Groups hope to protect forest land
A capacity crowd filled the Community Room at the Weston Public Library last week to hear plans designed to save more than 350 acres of unprotected forest land spanning Weston and Wilton.
Aspetuck Land Trust and the Wilton Land Conservation Trust designated the land as The Weston-Wilton Forest Block, which is adjacent to more than 2,100 acres of land that is already protected.
The Weston-Wilton Forest Block lands are considered rare and resilient habitat, critical to the long-term survival of native Connecticut species threatened by the effects of climate change and fragmentation from residential and commercial development, according to David Brant, executive director of Aspetuck Land Trust.
“We want to preserve this critical habitat by protecting and connecting more land and involving individual landowners in the effort,” Brant said. To that end, the evening program included speakers discussing ways landowners could protect and improve the environment through stewardship measures like organic land care, waterside buffers and pollinator gardens.
Donna Merrill, executive director of the Wilton Land Conservation Trust, told The Bulletin, “Our Pollinator Pathway now extends between this forest block and Devil’s Den and provides us an opportunity to reach out to those landowners to take care of their property in a way that is healthy for people and wildlife.” The Pollinator Pathway is an effort among several organizations in Wilton to encourage property owners to consider using native plants in their landscaping plans to support the bees, birds, and butterflies that pollinate many plants and crops.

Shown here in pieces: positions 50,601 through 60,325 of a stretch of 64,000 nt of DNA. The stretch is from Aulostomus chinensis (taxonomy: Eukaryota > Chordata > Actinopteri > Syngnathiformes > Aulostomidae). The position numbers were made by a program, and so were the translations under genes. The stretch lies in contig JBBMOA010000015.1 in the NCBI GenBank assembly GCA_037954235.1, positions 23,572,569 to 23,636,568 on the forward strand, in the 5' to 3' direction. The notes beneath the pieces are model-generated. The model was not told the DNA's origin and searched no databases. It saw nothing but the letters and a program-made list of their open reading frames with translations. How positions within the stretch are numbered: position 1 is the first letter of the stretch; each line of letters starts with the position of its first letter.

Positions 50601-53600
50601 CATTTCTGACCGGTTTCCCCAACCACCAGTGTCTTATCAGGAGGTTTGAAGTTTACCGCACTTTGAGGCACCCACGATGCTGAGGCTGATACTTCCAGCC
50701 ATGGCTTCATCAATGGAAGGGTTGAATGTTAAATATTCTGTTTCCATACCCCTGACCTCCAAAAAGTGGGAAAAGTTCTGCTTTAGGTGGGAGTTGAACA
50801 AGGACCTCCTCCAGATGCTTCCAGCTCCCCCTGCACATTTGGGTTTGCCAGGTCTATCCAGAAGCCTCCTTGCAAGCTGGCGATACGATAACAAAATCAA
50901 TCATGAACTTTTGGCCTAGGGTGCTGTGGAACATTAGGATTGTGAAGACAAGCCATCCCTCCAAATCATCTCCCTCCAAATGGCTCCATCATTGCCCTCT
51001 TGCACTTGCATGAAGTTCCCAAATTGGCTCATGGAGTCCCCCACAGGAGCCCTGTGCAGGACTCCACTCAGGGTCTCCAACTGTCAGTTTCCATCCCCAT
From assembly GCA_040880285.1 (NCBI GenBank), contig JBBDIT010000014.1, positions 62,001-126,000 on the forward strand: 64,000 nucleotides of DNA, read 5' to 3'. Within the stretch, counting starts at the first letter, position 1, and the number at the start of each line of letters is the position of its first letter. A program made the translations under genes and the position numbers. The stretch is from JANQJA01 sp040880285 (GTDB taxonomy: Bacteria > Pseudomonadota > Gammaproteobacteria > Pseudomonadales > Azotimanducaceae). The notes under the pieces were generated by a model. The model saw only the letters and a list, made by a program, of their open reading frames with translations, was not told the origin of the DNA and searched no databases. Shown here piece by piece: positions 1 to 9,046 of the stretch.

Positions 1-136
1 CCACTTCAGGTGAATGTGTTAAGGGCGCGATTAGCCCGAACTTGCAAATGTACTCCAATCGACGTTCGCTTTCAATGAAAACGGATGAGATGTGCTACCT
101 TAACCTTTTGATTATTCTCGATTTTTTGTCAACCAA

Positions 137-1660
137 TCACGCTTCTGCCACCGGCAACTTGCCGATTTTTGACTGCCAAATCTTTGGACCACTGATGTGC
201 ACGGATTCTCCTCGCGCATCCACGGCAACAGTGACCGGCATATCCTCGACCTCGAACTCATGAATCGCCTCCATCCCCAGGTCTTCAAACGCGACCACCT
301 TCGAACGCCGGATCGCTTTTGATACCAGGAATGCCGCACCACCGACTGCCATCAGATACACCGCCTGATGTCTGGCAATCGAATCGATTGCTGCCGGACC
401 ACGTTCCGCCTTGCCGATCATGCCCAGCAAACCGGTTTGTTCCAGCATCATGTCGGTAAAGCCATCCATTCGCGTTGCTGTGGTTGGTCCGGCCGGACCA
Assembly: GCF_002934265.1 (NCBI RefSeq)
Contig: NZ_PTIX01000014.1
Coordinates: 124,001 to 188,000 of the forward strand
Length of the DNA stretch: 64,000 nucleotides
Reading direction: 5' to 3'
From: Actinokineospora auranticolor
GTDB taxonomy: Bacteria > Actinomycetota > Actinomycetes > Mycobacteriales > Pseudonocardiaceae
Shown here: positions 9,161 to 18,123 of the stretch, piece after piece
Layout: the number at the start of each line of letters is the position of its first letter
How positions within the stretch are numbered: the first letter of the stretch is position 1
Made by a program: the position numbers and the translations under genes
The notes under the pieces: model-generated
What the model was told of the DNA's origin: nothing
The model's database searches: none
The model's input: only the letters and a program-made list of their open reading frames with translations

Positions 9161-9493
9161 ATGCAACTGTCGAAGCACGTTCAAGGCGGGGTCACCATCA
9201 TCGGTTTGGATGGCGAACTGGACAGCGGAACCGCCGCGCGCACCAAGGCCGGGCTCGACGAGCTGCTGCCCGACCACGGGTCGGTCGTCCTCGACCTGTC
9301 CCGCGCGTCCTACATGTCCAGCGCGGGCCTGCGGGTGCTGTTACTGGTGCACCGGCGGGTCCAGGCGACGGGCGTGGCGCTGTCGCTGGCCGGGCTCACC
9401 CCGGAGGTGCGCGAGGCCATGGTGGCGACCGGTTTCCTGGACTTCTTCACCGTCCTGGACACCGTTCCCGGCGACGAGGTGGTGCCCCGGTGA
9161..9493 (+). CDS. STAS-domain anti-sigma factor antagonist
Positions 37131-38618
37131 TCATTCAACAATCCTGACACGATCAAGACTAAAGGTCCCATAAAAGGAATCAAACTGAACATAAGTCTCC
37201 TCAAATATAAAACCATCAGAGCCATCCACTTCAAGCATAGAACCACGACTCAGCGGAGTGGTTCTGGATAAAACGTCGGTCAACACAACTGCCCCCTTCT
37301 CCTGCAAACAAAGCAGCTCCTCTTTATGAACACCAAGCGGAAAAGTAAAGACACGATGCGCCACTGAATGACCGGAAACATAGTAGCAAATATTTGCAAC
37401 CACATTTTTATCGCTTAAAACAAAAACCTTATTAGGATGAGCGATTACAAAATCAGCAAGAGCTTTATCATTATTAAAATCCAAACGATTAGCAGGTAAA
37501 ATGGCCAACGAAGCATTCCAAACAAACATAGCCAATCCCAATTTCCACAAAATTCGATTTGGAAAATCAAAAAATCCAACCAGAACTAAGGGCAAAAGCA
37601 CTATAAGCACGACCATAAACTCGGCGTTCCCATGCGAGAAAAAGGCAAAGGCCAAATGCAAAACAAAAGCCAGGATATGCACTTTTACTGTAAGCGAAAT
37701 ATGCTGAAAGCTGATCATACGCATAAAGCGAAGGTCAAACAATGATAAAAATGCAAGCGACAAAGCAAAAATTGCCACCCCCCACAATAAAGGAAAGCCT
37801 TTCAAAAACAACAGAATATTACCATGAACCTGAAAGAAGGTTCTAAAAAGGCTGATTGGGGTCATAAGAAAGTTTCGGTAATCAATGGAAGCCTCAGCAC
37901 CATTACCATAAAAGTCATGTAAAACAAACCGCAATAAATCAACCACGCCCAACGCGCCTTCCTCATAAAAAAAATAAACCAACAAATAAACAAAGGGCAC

A number of the parcels in the forest block are near the now-abandoned Old Two Rod Highway. “These are parcels if the landowner had an interest in protecting in any way, the land trusts are here to be approached,” Merrill said. The land trusts, she said, would like to reduce the amount of fragmentation among protected lands. They are not, she emphasized, looking to take anyone’s land.
Don Hyman, president of Aspetuck Land Trust, put it this way at the meeting.
“As has been said before by land conservation activists in the past, land like this is forever yours or forever gone.”
Any Wilton landowners who would like advice on how to protect the environmental integrity of their land may contact the Wilton Land Conservation Trust by emailing firstname.lastname@example.org.